Movie: Godzilla; Director: Gareth Edwards; Studio: Warner Bros. Pictures; Rating: PG-13; My finding: 3 and a half out of five stars.
This most recent Godzilla is a grand return to form and a show that Hollywood still knows how to churn out a summer action blockbuster with gravity and heart, even when the titular star is a roaring, fire-breathing "alphapredator" from millions and millions of years ago.
That's because director Gareth Edwards opts for a slow-burn approach and doesn't allow Godzilla's might to be seen in full form until characters have been realized, history is set and context is there. It's a dangerous approach in an era of immediate payoff and shrieking action sequences, but it pays off.
This film image released by Warner Bros. Pictures shows a scene from “Godzilla.”
This film image released by Warner Bros. Pictures shows Aaron Taylor-Johnson, left, and Elizabeth Olsen in a scene from “Godzilla.”
The first scene is reminiscent of Steven Spielberg's 1993 adaptation of Michael Crichton's "Jurassic Park."
The year is about the same and a very corporate-looking white helicopter is soaring over forested mountains in the Philippines headed to a far-flung mining operation where the mining floor has collapsed and has revealed what appear to be gigantic, prehistoric glowing eggs.
Cut then to a nuclear power plant in Japan where plant administrator Joe Brody (Bryan Cranston of television's "Breaking Bad" fame) is about to have a very bad birthday. He loses a loved one in a nuclear meltdown that appears to be caused by seismic activity, although the seismographs reveal an overly organized quake reading that doesn't appear to be natural.
The incidents are obviously related, and 15 years later Brody, still living in Japan albeit in a tiny conspiracy theorist's apartment, has driven himself to the brink of insanity in a desperate attempt to figure out what really happened the
day his life changed.
His now-grown son, Ford (Aaron Taylor-Johnson, bulked up from his dorky days in 2010's "Kick-Ass"), is a Navy lieutenant who just arrived back from deployment and is eager to see his wife and children in San Francisco. The scene is set. Just like his father before him we see him on his birthday and his young son and wife, Elle (Elizabeth Olsen, of 2011's excellent "Martha Marcy May Marlene") have baked him a cake. Elle's about to give him another, special birthday present when he gets a call that his father has been arrested "again" in Japan for trespassing in the protected zone after the nuclear disaster.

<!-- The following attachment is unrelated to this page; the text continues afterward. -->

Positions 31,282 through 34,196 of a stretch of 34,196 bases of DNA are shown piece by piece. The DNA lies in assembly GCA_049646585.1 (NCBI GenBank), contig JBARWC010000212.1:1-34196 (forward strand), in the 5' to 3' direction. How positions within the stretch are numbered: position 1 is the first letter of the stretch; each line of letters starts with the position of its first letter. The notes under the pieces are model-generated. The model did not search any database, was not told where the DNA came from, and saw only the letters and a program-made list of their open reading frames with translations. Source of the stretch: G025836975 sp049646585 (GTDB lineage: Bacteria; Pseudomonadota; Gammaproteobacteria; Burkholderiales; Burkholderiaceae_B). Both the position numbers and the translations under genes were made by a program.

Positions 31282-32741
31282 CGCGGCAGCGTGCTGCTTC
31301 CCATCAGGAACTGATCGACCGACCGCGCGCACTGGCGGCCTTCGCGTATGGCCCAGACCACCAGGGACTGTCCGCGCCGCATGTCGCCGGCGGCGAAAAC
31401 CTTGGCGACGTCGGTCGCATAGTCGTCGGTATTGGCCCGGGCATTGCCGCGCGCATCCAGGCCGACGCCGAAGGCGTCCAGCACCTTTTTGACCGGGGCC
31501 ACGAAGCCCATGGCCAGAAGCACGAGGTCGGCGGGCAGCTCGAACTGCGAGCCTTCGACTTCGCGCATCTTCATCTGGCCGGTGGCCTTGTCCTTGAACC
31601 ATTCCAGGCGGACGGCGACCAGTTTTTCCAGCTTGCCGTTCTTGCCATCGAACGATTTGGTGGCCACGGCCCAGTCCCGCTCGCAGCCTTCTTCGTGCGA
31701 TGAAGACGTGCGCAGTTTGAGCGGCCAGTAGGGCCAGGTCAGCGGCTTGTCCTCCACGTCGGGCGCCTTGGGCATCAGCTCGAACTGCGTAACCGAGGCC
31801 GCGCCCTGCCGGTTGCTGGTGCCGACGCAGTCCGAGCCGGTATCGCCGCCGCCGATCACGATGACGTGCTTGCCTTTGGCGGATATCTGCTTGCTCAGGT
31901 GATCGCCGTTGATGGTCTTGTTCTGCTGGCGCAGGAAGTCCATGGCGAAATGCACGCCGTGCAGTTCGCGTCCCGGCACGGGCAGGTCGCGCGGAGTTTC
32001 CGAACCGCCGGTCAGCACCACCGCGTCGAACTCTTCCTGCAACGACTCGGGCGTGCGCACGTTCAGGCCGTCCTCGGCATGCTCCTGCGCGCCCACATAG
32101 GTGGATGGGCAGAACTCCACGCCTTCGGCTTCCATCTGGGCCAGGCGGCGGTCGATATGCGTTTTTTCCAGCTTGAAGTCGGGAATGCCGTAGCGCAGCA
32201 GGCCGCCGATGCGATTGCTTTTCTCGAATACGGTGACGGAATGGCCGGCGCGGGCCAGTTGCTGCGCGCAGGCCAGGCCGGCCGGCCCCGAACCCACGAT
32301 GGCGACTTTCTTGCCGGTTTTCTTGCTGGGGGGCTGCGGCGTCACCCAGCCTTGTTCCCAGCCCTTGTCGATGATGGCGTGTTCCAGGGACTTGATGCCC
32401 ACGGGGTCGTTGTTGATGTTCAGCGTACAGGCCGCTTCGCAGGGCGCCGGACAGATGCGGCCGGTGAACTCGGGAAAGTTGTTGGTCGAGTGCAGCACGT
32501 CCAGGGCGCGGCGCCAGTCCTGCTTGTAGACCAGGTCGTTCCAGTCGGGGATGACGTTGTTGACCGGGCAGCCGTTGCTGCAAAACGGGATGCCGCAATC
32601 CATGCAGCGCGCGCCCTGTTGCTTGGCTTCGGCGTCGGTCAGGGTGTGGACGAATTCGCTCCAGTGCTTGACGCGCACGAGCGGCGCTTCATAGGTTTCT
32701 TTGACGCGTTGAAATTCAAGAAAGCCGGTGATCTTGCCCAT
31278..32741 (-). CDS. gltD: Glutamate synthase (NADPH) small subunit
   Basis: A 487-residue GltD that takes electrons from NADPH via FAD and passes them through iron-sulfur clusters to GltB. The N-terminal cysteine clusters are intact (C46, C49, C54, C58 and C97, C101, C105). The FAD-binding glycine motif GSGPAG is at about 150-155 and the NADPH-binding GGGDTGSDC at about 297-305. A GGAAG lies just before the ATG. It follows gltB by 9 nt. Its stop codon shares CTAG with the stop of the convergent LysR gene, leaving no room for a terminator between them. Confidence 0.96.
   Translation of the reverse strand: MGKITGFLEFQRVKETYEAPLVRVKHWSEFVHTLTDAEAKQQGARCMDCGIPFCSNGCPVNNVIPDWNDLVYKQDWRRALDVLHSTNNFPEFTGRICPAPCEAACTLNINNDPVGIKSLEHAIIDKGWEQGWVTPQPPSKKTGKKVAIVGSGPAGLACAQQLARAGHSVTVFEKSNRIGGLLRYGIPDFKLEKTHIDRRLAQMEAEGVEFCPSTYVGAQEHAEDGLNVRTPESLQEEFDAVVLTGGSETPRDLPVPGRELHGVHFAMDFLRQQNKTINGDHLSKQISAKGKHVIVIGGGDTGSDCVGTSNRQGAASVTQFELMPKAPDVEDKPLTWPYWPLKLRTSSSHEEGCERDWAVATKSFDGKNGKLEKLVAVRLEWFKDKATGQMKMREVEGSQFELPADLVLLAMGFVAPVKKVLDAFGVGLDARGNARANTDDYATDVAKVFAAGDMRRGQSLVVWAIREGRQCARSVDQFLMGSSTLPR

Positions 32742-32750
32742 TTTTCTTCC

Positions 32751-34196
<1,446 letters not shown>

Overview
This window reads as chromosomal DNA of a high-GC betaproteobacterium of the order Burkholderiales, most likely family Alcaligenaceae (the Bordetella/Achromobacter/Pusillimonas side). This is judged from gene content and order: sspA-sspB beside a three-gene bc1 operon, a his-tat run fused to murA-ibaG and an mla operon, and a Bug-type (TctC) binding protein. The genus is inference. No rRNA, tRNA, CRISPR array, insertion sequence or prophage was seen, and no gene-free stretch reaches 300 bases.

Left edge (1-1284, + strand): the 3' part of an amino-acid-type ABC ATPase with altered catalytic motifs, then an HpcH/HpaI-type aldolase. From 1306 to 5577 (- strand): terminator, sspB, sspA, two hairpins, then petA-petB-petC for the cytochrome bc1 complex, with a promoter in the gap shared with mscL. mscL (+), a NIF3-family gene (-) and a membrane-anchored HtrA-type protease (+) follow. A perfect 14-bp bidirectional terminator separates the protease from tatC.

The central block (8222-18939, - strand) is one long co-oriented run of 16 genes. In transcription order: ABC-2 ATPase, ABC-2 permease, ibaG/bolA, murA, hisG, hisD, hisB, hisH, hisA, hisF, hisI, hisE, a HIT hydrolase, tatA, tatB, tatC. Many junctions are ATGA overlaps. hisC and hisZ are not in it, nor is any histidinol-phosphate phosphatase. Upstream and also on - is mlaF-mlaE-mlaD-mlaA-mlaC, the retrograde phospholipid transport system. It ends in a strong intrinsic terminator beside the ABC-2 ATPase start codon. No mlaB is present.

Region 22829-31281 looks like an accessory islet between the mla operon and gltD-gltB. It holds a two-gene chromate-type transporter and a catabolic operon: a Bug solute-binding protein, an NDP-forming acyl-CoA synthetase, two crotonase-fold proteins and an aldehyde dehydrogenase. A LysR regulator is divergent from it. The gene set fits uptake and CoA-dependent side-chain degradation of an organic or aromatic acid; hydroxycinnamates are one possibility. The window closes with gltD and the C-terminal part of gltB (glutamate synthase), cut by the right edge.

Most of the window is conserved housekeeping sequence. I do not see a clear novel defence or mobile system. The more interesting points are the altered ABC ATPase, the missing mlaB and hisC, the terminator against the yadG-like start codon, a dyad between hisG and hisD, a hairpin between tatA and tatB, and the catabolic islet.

We come to know the characters in ways you don't expect in modern action films and it's actually completely refreshing. Godzilla is still the star of the show, but he's not the first giant monster we see.
Instead, Joe was right and there is something under the power plant. But it's not Godzilla. It's been feeding on radiation from, first, the earth's core and then the power plant and now it's reached maturity.
And it's ready to mate.
The action sequences after alphapredator Godzilla awakens all hungry are showstoppers but intelligible. They're actually fighting and destroying particular buildings in cities, rather than jumpcuts and moving frames and shrieking metal ("Transformer" series, ugh) - and it's a joy.
Edwards makes mostly the right moves in this revival. Of the nearly 30 Godzilla films released since the dawn of films, the last was Roland Emmerich's 1998 version, which left a bad taste and derailed the franchise by being too "Hollywood." The cultural cues and marks are here and there's enough tension buildup from the opening credit sequence of docked government materials to the final frames that makes you feel there's something more that we have to learn, just beneath the surface.
If Edwards returns for another to show some more, you can count me in.
(Flint McColgan is a staff writer for The Minot Daily News. His movie reviews appear in Thursday's Arts & Entertainment section.)